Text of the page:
The Name is Bond

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These are the Bond covers I grew up with in the '80s.

Ian Fleming's work can be underrated by those passionate about other escapist espionage fiction.  I subtly make that point in the blindfold test with Lawrence Block

Not that they are literary masterpieces, of course. But the books are far stranger than the movie franchise.

An interesting new essay, by Chris Ryan for Grantland: Spectre and the Age of Blockbuster Continuity. (H/T Vince Keenan.)

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Like many American males, I recently thought it might be enjoyable to watch the Bond movies  in order. I gave up because four and five (Thunderball and For Your Eyes Only) are so bad as to be essentially unwatchable.

The most fun about that aborted project was relearning some of the early movie history I knew as a kid but had basically forgotten. Of course, broccoli is a designed vegetable – some kind of cross between kale and cabbage, just like cauliflower is – and Albert Broccoli was the younger son of the Broccoli family responsible for that vegetable's invention. After Broccoli fell in love with the Fleming books, he decided to invest the family fortune. Broccoli acquired the rights to Doctor No, with the option to make the rest of the series, despite not knowing anything about moviemaking!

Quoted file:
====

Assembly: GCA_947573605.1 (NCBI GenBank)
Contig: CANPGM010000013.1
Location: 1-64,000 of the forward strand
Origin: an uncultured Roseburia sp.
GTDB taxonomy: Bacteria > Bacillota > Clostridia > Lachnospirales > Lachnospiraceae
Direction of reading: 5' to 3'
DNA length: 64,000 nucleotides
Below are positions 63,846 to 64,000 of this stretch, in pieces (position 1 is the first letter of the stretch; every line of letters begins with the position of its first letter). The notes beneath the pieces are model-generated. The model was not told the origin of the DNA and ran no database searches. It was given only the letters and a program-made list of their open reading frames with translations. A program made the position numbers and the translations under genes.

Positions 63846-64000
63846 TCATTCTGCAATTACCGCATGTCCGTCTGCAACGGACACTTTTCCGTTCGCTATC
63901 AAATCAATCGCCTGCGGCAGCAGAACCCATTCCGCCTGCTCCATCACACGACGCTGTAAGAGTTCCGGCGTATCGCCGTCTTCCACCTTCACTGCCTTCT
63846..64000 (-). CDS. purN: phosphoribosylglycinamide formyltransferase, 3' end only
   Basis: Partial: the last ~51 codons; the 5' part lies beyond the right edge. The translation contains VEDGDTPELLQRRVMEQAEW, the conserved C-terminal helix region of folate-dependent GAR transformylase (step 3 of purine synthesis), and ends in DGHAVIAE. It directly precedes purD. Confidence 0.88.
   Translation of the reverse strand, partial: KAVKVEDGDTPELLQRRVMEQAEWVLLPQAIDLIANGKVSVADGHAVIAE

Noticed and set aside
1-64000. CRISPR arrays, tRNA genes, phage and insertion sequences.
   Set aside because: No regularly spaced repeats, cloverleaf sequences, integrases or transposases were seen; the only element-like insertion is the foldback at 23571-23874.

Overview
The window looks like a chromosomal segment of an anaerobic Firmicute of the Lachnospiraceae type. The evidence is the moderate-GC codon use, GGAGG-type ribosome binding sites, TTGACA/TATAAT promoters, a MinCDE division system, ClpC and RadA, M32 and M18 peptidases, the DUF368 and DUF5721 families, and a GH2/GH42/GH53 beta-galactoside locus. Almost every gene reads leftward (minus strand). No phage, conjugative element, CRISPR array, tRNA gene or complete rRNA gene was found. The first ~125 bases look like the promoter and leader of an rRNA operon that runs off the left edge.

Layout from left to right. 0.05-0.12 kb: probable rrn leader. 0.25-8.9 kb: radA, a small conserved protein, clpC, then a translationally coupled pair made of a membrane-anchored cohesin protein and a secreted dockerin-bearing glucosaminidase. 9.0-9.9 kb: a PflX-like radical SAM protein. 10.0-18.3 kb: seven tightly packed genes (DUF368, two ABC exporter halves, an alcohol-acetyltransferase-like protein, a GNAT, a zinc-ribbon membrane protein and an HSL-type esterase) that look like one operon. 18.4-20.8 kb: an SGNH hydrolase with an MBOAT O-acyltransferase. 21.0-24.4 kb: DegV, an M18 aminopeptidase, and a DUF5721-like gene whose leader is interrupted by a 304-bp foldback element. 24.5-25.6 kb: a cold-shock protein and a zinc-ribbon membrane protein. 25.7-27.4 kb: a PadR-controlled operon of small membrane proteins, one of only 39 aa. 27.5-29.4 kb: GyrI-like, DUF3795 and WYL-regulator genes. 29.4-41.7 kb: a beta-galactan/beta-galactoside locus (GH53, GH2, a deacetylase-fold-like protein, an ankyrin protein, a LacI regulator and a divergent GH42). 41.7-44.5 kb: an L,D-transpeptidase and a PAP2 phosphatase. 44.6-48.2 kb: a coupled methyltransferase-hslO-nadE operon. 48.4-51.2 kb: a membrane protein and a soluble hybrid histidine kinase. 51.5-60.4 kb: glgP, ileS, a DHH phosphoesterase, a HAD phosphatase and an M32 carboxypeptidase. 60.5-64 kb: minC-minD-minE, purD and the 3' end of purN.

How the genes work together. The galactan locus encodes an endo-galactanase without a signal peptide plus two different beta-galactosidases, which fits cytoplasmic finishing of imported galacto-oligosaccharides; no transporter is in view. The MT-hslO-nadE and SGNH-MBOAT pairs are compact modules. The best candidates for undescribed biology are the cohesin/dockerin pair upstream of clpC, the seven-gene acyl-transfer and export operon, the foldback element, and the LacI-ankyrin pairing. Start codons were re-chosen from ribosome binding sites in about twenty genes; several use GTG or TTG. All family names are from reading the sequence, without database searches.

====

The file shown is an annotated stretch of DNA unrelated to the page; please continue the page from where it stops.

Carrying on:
Amusingly, broccoli was a small factor in a few ways for the franchise in the beginning. Sean Connery was not a fan, and his rather "tough" attitude towards the complimentary bowl of raw broccoli outside of the casting room impressed director Guy Hamilton. And the famous opening gun barrel sequence? Albert Broccoli knew film designer Maurice Binder slightly as a boy, since Binder's father was the first large-scale importer of broccoli into New York.